2007-03-02 / Columnists


'Music And Lyrics' - Hugh And Drew Du-Et
Review By Robert Snyder

Ever wonder what happens to those phenomenal teen-oriented bands ('N Sync, The Raspberries, The Bay City Rollers, Wham) that flash by like soaring comets, never to be heard of again? But, more important, what happens to the number-two pretty boy in a band, where the front man goes on to further fame and fortune (front man Justin Timberlake comes to mind)?

"Music and Lyrics" attempts to find entertaining answers to those questions. Thanks to actors Hugh Grant and Drew Barrymore, we may not have accurate answers, but we are entertained.

As Alex Fletcher of the fictional 1980's sensation, PoP, Grant portrays that almost forgotten second banana, whose life and career are slipping simultaneously into oblivion. Because he is really playing himself as a singer, it is, in a strange way, the role of a lifetime. Although always forthright and funny, Grant has basically been treading water since 1994's "Four Weddings and a Funeral." Now, at least, he gets to sing. And he sings well.

Staying alive with occasional royalty checks, theme park retro concerts and self-deprecating witticisms, Alex suddenly discovers that he has flimsy chance at a genuine comeback. It's in the form of teenage singing flavor-of-the-year Cora Corman (newcomer Haley Bennett, doing her best to imitate Christine Aguilera). A longtime PoP fan, Cora offers him a chance to write her a hit song and perform it with her onstage at Madison Square Garden. But he must produce the masterwork in 36 hours.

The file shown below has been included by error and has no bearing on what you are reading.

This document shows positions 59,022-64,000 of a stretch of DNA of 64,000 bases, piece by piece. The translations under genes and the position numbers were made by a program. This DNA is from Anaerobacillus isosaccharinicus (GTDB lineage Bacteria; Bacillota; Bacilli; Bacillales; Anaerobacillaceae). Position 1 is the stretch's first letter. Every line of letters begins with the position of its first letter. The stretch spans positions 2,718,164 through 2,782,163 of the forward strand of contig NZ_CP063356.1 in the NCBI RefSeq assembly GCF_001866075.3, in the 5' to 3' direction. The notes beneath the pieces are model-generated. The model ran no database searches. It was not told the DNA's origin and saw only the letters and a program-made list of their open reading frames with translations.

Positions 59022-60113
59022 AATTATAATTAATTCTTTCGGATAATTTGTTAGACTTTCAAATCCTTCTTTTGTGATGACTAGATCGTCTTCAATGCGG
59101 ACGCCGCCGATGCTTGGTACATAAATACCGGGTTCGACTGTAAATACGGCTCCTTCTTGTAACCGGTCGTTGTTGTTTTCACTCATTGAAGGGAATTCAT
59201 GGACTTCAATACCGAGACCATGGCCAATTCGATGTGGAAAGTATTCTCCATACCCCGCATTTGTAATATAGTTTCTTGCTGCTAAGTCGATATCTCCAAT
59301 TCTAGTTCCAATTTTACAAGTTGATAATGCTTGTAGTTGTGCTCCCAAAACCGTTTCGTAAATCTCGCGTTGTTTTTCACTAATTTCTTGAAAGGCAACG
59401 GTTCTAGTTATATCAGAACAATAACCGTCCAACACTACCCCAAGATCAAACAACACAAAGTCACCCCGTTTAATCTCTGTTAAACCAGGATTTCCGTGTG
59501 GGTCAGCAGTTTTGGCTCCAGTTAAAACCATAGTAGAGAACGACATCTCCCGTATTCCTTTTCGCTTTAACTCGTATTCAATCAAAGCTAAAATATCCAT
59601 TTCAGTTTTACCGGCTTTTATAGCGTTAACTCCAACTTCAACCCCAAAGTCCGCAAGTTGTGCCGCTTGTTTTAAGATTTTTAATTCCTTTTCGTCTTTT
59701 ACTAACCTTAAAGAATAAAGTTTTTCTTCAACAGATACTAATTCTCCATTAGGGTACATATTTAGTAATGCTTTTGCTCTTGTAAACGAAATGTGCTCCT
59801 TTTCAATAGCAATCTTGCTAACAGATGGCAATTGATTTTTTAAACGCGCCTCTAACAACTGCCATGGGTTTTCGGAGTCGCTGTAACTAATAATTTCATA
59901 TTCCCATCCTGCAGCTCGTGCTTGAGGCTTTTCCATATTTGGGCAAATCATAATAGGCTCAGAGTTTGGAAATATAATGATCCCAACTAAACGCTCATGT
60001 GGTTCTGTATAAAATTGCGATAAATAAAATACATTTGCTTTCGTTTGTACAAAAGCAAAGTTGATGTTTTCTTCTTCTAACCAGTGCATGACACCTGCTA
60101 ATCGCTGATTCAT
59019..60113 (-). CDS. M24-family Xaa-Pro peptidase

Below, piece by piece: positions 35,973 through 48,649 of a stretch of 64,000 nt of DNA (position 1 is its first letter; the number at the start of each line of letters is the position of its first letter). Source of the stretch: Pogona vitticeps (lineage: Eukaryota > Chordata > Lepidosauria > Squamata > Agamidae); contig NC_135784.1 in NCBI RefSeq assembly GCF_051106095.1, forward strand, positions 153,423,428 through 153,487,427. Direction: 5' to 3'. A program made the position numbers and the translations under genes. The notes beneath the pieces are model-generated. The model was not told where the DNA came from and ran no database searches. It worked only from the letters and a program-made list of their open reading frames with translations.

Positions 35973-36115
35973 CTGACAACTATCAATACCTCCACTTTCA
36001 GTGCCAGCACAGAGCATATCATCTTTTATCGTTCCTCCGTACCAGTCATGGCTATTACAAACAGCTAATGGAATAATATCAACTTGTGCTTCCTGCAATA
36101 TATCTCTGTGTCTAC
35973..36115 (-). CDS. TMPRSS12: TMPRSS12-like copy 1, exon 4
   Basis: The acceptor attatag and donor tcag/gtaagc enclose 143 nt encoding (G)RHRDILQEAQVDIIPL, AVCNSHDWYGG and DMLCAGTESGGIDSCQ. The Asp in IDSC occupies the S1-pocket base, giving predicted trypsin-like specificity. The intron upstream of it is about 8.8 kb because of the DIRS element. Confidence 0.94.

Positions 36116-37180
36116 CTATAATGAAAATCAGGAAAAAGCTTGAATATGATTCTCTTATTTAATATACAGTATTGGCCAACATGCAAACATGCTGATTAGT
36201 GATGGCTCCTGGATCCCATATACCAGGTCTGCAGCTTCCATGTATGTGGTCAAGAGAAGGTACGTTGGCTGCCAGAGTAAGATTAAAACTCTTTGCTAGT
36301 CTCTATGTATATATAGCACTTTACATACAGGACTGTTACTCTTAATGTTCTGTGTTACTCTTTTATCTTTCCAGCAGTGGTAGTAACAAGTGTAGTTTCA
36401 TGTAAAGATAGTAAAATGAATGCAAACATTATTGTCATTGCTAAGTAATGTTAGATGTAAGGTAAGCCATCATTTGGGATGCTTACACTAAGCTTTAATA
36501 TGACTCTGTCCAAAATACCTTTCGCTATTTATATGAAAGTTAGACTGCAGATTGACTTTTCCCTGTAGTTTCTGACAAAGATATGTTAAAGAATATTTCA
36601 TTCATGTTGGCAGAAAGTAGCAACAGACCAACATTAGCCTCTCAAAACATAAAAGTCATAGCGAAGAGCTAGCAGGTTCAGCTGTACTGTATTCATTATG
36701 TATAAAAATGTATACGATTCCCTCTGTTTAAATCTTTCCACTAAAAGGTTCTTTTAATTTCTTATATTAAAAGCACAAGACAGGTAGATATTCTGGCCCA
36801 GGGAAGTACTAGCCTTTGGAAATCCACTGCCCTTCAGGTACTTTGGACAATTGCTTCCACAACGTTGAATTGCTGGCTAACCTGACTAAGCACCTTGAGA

Never one to write lyrics, Alex is up the creek, paddle-less, until the meet-cute moment when Sophie Fisher (Barrymore) walks into his Upper Westside Manhattan apartment to fill in for his "plant girl." While watering one of his plastic plants, she unconsciously mumbles catchy lyrics as he tickles the piano keys trying to create a melody to Cora's song title, "Way Back Into Love." Of course, Alex instantly recognizes her genius and the race is on to woo her into working with him. Sophie plays hard to get, but Alex is helped by the still groupie-level obsession for Alex from her older sister Rhonda (scene-stealer Kristen Johnston).

Cora accepts the tune, putting Alex's career back on track. However, what to do about the love forming between the suddenly successful song writing team? Everything grows increasingly mushy and romantic, which seemed to please the teenage girls packed in the Rockville Centre theater on opening weekend.

Written by Arthur Schlesinger, "Way Back Into Love" is actually pretty good, as is Grant who actually sings it and other Schlesinger songs in "Music and Lyrics." Maybe, Grant really should restart his career as an aging teen singing sensation. But he'd better keep Barrymore around, if he wants to slide back into romantic comedy. Hugh and Drew make a great duet. They should do it again.

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